262 F2d 200 Corpstein v. United States
262 F.2d 200
Felix CORPSTEIN and Joseph Corpstein, Individually, and
Corpstein Brothers, a partnership, consisting of
Felix Corpstein and Joseph Corpstein, Appellants,
UNITED STATES of America, Appellee.
Felix CORPSTEIN, Joseph Corpstein, and Corpstein Brothers, a
partnership, consisting of Felix Corpstein and
Joseph Corpstein, Appellants,
UNITED STATES of America, Appellee.
Nos. 5923, 5924.
United States Court of Appeals Tenth Circuit.
Dec. 2, 1958.
James S. Lester, Oskaloosa, Kan., for appellants.
Neil Brooks, Atty., Dept. of Justice, Washington, D.C. (J. Stephen Doyle, Jr., Atty., Dept. of Justice, Washington, D.C., Wilbur G. Leonard, U.S. Atty., Topeka, Kan., E. Edward Johnson, Asst. U.S. Atty., Topeka, Kan., Giles H. Penstone, Atty. in Charge, Dept. of Agriculture, Kansas City, Mo., and Donald A. Campbell, Atty., Dept. of Agriculture, Washington, D.C., on the brief), for appellee.
Before BRATTON, Chief Judge, and PICKETT and BREITENSTEIN, Circuit judges.
The United States brought these actions to recover penalties alleged to be due as a result of wheat grown by defendants during the years 1955 and 1956 in excess of their farm marketing quotas as defined by the provisions of the Agricultural Adjustment Act of 1938, as amended. 7 U.S.C.A. 1281 et seq. The cases involve the same facts and identical issues of law, and have been consolidated for disposition. These appeals are from summary judgments in favor of the United States.
The defendants contend that the Act is unconstitutional. The power of Congress to regulate agriculture in the manner it did is no longer open to debate. The constitutionality of the Act was upheld in Wickard v. Filburn, 317 U.S. 111, 63 S.Ct. 82, 87 L.Ed. 122, wherein the various objections made by the defendants here were considered at length. The court discussed without criticism the provision for a referendum of farmers conducted by the Secretary of Agriculture to determine whether they favor the quota established by him.1 See also Secretary of Agriculture v. Central Roig Refining Co., 338 U.S. 604, 70 S.Ct. 403, 94 L.Ed. 381; Mulford v. Smith, 307 U.S. 38, 59 S.Ct. 648, 83 L.Ed. 1092; United States v. Kissinger, 3 Cir., 250 F.2d 940, certiorari denied 356 U.S. 958, 78 S.Ct. 995, 2 L.Ed.2d 1066; Shafer v. United States, 4 Cir., 229 F.2d 124, certiorari denied 351 U.S. 931, 76 S.Ct. 788, 100 L.Ed. 1460.
The defendants also claim that their allotments were grossly erroneous, arbitrary, discriminatory, capricious and confiscatory, and that these objections raised issues of fact requiring a trial. The record discloses that the defendants in each instance, were notified of the administrative determination of their farm wheat acreage allotment, excess acreage of wheat, the normal yield of wheat per acre, and the farm marketing excess of wheat. They did not apply to a local committee for a review of these determinations. Under the provisions of the Act, courts are limited to a review of the action of a local review committee whose findings of fact, if supported by evidence, are conclusive, and the jurisdiction of the courts is limited to the consideration of questions of law. 7 U.S.C.A. 1366. The defendants having failed to exhaust their administrative remedies, the District Court was without jurisdiction to review the action taken with respect to their farm marketing excess of wheat. Donaldson v. United States, 6 Cir., 258 F.2d 591; Miller v. United States, 6 Cir., 242 F.2d 392, certiorari denied 355 U.S. 833, 78 S.Ct. 48, 2 L.Ed.2d 44; United States v. Stangland, 7 Cir., 242 F.2d 843; Lee v. Roseberry, 6 Cir., 200 F.2d 155; Smith Land Co. v. Christensen, 10 Cir., 148 F.2d 184; United States v. Lillard, D.C.W.D.Mo., 143 F.Supp. 113.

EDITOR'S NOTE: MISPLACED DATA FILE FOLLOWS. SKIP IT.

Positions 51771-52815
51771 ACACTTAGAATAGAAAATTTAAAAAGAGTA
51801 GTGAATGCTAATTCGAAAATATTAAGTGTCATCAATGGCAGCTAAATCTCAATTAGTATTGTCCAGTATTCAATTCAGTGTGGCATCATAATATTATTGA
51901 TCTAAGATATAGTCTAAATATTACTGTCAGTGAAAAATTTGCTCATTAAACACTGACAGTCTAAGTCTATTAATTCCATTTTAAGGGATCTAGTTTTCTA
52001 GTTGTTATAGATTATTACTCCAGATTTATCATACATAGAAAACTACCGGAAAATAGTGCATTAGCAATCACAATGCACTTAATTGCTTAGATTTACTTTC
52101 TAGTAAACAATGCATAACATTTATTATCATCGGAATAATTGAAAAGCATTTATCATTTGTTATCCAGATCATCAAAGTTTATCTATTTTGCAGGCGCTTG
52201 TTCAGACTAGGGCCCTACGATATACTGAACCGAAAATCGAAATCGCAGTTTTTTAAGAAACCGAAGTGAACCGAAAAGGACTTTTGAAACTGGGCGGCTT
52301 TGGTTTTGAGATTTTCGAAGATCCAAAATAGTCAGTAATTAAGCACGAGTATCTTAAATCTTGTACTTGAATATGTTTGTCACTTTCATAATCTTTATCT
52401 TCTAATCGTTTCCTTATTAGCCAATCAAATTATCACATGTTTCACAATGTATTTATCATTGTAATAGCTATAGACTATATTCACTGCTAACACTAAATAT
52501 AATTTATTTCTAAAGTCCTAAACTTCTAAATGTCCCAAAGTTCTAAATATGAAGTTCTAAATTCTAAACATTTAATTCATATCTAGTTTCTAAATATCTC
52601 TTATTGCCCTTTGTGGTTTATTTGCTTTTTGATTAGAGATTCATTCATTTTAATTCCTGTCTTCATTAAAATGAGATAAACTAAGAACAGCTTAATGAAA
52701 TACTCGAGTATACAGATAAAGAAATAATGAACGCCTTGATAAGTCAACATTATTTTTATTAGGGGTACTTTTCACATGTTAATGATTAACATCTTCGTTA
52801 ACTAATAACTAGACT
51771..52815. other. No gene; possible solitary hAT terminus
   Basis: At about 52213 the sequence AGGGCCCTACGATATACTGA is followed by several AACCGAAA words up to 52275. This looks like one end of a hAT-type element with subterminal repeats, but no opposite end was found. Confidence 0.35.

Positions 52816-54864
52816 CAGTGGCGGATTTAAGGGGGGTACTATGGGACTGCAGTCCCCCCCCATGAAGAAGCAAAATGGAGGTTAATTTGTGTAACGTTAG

In Wickard v. Filburn, 317 U.S. 111, 115-116, 63 S.Ct. 82, 84, 87 L.Ed. 122, it was said:
'The Act provides further that whenever it appears that the total supply of wheat as of the beginning of any marketing year, beginning July 1, will exceed a normal year's domestic consumption and export by more than 35 per cent, the Secretary shall so proclaim not later than May 15 prior to the beginning of such marketing year; and that during the marketing year a compulsory national marketing quota shall be in effect with respect to the marketing of wheat. Between the issuance of the proclamation and June 10, the Secretary must, however, conduct a referendum of farmers who will be subject to the quota to determine whether they favor or oppose it; and if more than one-third of the farmers voting in the referendum do oppose, the Secretary must prior to the effective date of the quota by proclamation suspend its operation.
'On May 19, 1941 the Secretary of Agriculture made a radio address to the wheat farmers of the United States in which he advocated approval of the quotas and called attention to the pendency of the amendment of May 26, 1941, which had at the time been sent by Congress to the White House, and pointed out its provisions for an increase in the loans on wheat to 85 per cent of parity. He made no mention of the fact that it also increased the penalty from 15 cents a bushel to one-half of the parity loan rate of about 98 cents, but stated that 'Because of the uncertain world situation, we deliberately planted several million extra acres of wheat. * * * Farmers should not be penalized because they have provided insurance against shortages of food.'
'Pursuant to the Act, the referendum of wheat growers was held on May 31, 1941. According to the required published statement of the Secretary of Agriculture, 81 per cent of those voting favored the marketing quota, with 19 per cent opposed.'
At page 130, of 317 U.S., at page 92 of 63 S.Ct. the Court, in commenting on the referendum, stated:
'In its effort to control total supply, the Government gave the farmer a choice which was, of course, designed to encourage cooperation and discourage noncooperation.'